About Me

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Canberra-based naturalist, conservationist, educator since 1980. I’m passionate about the natural world (especially the southern hemisphere), and trying to understand it and to share such understandings. To that aim I’ve written several books (most recently 'Birds in Their Habitats' and 'Australian Bird Names; origins and meanings'), run tours all over Australia, and for the last decade to South America, done a lot of ABC radio work, chaired a government environmental advisory committee and taught many adult education classes – and of course presented this blog, since 2012. I am the recipient of the Australian Natural History Medallion, the Australian Plants Award and most recently a Medal of the Order of Australia for ‘services to conservation and the environment’. I live happily in suburban Duffy with my partner Louise surrounded by a dense native garden and lots of birds.

Friday, 14 September 2012

On This Day, 14 September; John Gould's birthday

*1804.
John Gould is becoming increasingly well known in Australia, though many of us in the natural history paddock have known of him for a very long time. There is an increasing literature about him, so I won't attempt more than an outline here. There are also some popular and persistent myths, which I would like to refute. He has often been dismissed as a mere biological entrepreneur; he was indeed an entrepreneur - like any natural history tour operator or natural history author. Given that I meet both those criteria, I may well be seen to have a jaundiced view, and of course I don't see it as a bad thing per se.  He has also been accused of taking credit for others' artistic work, but he never claimed such credit, and in fact did many of the sketches which his artists, including his wonderfully talented wife Elizabeth, completed and coloured.
Sand Goanna, Varanus gouldii, named for John Gould.
So who was he, for those not familiar? He was an Englishman who taught himself first taxidermy (he established himself when he got the gig of stuffing George IV's late lamented pet giraffe) then taxonomy; the Royal Zoological Society employed him in both capacities. In 1837 Charles Darwin, just back from the Beagle expedition which would, in time, change the scientific world, approached Gould to identify his Galapagos specimens. It was Gould, ironically a staunch creationist, which was the norm for the time, who recognised their significance.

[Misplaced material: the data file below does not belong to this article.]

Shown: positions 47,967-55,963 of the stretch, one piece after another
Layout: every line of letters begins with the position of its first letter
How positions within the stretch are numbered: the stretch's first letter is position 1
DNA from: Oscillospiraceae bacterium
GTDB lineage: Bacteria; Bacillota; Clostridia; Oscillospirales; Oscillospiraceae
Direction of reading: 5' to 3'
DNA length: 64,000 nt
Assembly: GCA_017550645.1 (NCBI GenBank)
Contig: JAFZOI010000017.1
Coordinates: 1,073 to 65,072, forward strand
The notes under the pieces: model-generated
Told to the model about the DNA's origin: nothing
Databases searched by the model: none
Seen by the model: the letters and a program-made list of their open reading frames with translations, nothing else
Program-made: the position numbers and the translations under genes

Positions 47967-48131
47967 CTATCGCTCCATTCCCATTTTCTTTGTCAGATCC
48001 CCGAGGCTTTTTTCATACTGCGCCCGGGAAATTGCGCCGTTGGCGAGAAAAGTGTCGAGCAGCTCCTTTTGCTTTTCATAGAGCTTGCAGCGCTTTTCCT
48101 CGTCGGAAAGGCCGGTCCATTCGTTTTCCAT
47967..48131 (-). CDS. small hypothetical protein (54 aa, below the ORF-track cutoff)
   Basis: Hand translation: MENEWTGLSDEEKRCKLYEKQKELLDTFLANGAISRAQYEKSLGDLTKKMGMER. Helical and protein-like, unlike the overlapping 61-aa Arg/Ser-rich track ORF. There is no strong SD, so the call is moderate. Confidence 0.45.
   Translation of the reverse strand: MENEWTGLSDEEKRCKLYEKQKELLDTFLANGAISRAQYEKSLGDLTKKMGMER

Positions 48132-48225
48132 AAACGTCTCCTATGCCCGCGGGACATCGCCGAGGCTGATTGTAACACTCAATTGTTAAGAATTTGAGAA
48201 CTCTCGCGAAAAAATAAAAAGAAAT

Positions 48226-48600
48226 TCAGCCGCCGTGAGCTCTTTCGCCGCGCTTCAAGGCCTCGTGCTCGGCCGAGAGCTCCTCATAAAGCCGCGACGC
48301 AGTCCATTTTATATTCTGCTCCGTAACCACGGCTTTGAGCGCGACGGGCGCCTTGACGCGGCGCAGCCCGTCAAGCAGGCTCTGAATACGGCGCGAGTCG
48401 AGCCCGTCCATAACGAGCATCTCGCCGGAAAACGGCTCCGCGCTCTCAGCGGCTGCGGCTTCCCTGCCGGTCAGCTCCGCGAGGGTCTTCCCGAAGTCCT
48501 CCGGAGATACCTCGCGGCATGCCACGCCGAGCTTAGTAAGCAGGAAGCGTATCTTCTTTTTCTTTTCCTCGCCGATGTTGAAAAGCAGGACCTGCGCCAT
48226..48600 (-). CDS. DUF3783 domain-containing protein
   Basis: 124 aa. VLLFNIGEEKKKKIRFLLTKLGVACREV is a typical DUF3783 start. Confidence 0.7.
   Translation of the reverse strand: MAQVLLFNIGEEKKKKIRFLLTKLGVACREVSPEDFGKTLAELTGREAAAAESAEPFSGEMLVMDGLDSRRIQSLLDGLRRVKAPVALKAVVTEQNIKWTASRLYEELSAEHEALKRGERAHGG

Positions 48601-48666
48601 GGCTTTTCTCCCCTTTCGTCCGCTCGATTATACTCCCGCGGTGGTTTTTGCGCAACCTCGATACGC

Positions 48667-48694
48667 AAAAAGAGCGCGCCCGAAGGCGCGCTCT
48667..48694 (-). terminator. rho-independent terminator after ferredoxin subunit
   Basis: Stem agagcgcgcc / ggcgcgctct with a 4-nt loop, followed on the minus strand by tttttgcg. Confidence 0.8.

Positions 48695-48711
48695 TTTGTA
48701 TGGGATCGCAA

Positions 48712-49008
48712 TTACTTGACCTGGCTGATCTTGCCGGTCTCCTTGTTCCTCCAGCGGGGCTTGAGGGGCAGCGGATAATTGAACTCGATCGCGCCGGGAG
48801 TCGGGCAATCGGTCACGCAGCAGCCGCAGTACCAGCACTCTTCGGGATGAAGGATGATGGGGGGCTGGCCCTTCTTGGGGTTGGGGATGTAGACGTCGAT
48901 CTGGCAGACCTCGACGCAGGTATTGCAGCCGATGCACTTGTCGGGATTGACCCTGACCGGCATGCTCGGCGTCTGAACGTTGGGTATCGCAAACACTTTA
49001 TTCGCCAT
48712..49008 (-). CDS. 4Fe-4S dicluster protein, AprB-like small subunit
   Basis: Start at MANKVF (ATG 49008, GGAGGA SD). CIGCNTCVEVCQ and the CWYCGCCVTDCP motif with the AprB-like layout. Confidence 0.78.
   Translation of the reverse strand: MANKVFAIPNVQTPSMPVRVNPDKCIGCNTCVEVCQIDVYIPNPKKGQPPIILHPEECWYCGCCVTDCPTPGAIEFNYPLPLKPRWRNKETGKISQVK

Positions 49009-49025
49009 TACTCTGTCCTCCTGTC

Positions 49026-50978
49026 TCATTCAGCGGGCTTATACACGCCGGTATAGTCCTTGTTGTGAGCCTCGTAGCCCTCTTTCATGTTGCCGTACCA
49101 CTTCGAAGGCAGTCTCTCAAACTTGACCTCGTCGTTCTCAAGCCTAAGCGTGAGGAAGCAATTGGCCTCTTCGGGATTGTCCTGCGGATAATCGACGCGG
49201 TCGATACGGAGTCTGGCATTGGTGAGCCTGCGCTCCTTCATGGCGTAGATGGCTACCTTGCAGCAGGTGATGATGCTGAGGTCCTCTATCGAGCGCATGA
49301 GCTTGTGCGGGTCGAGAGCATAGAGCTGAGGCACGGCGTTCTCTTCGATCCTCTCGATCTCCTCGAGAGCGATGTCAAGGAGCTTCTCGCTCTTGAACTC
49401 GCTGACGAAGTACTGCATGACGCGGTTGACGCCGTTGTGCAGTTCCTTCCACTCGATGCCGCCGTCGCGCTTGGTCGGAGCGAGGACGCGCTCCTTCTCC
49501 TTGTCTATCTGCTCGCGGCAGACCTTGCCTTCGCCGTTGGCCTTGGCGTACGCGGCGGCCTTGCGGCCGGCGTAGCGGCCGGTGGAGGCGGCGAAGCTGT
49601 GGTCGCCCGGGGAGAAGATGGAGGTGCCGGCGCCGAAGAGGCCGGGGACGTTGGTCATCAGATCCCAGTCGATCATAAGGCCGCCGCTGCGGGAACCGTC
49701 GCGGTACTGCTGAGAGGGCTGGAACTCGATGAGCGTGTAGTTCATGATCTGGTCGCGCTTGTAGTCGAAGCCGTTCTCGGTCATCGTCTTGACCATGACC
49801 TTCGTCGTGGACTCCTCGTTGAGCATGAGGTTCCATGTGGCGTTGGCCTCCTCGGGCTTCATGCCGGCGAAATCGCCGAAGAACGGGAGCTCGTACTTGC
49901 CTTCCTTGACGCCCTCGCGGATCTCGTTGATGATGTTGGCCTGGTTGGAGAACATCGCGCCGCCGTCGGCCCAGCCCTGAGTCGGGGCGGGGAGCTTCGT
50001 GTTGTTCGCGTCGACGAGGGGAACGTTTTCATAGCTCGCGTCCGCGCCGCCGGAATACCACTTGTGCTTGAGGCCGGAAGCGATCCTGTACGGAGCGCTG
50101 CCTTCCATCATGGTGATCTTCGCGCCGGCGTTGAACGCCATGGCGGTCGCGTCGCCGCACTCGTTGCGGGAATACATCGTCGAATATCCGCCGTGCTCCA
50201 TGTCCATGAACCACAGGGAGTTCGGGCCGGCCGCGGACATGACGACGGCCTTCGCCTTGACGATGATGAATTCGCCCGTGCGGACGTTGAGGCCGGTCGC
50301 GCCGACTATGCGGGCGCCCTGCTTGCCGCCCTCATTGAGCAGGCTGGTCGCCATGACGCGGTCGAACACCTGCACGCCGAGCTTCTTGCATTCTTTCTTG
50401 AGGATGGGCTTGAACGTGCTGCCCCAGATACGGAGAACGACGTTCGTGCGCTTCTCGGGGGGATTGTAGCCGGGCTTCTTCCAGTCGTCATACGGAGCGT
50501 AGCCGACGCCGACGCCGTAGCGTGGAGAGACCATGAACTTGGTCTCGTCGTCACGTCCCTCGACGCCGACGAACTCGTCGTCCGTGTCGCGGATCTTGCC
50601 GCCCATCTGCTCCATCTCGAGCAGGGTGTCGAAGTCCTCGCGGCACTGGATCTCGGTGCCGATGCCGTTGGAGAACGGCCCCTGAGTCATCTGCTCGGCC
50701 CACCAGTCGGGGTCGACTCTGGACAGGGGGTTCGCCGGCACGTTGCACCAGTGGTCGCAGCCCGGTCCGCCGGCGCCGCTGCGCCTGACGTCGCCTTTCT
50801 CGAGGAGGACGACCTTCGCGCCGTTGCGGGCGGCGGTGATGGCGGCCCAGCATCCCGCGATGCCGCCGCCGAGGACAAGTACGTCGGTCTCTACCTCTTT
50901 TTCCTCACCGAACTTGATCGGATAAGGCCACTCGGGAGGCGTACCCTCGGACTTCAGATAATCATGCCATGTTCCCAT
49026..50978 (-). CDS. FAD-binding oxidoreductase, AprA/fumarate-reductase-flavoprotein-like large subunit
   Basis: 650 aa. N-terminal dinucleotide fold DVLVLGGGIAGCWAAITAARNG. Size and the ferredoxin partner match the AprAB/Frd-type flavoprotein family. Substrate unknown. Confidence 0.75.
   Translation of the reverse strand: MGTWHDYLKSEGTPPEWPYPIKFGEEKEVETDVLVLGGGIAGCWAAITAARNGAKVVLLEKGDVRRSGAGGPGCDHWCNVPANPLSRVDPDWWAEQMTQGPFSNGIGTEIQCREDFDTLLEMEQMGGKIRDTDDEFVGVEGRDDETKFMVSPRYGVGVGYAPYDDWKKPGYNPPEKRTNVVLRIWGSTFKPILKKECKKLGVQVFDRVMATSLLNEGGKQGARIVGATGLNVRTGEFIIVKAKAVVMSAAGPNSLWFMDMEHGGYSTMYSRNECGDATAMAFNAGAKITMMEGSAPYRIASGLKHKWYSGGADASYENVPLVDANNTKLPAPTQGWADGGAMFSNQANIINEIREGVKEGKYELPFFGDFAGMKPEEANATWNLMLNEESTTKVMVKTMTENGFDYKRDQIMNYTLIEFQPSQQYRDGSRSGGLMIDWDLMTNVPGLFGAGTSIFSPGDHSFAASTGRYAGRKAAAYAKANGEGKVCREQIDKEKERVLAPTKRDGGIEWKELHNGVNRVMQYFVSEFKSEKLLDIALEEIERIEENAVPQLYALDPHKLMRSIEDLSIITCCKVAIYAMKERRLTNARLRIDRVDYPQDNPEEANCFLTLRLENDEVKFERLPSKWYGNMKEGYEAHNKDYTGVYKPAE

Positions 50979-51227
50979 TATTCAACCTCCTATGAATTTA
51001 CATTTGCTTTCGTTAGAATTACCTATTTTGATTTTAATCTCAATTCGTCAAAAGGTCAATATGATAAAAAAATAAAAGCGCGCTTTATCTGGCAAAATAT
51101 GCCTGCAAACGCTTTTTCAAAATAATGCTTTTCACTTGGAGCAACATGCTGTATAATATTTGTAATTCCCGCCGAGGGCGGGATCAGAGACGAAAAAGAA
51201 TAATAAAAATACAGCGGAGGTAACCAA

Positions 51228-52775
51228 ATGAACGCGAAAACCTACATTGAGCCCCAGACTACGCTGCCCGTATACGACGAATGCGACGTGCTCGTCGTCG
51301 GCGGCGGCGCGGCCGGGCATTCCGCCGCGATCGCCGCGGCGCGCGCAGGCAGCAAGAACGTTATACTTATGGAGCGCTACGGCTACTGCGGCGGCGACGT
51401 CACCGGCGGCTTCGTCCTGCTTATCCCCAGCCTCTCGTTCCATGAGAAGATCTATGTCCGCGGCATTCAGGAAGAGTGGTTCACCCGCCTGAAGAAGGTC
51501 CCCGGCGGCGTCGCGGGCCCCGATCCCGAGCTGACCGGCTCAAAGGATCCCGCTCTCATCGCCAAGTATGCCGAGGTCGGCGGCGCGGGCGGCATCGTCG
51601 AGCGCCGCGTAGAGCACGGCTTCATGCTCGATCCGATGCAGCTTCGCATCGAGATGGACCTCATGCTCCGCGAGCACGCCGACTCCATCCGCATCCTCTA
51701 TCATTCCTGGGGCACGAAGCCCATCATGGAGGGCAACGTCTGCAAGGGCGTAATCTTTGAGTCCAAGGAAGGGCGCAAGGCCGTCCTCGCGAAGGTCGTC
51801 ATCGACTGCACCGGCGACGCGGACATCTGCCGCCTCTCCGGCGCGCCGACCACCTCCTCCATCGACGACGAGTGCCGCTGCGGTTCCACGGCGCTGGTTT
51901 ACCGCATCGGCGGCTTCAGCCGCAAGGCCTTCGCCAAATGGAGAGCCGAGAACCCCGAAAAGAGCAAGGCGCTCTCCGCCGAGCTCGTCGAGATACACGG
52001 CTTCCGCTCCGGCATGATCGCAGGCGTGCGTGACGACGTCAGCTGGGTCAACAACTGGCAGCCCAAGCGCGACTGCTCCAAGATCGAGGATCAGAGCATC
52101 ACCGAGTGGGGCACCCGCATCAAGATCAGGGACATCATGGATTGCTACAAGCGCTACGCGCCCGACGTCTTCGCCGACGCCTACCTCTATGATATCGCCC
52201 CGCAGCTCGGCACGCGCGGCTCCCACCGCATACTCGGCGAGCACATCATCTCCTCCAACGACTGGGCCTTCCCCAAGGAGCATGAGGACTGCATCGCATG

In 1838 he and Elizabeth sailed to Australia and spent two years here collecting specimens to describe and illustrate for a 'book', The Birds of Australia, which was actually 7 volumes (and a later supplement). Both the science and the art work are simply superb. (Thanks to the National Library of Australia we can all enjoy it here). He could have just written a popular account for sale, but his science was impeccable. A measure of that is that by my count he is the author of 175 Australian bird names and 39 mammal names which are still in use. By any standard, this is truly remarkable; sloppily applied names simply don't last, and even the normal processes of changing understanding of relationships inevitably leads to changes.
Gouldian Finch, Erythrura gouldiae, named by John Gould for Elizabeth Gould.
Above, Territory Wildlife Park near Darwin.
Below, flock of wild birds, mostly juveniles, Gregory River NP, Northern Territory
(muddy old slide, but just to prove I've seen them!)

 

Elizabeth died tragically at the age of just 37 in 1841, but John lived and worked on for another 40 years. The landscape of Australian bird and mammal taxonomy will never be the same again.

2 comments:

Beth said...

You won't believe it but on Friday 14th September I was visiting the Berlin Natural History Museum, en route to a meeting in Norway. I was lucky enough to be shown an original Gould volume from the Museum's library! Happy Birthday, John Gould!

Ian Fraser said...

Wow, what a privilege. I so envy you; well done and what an amazing coincidence re the date!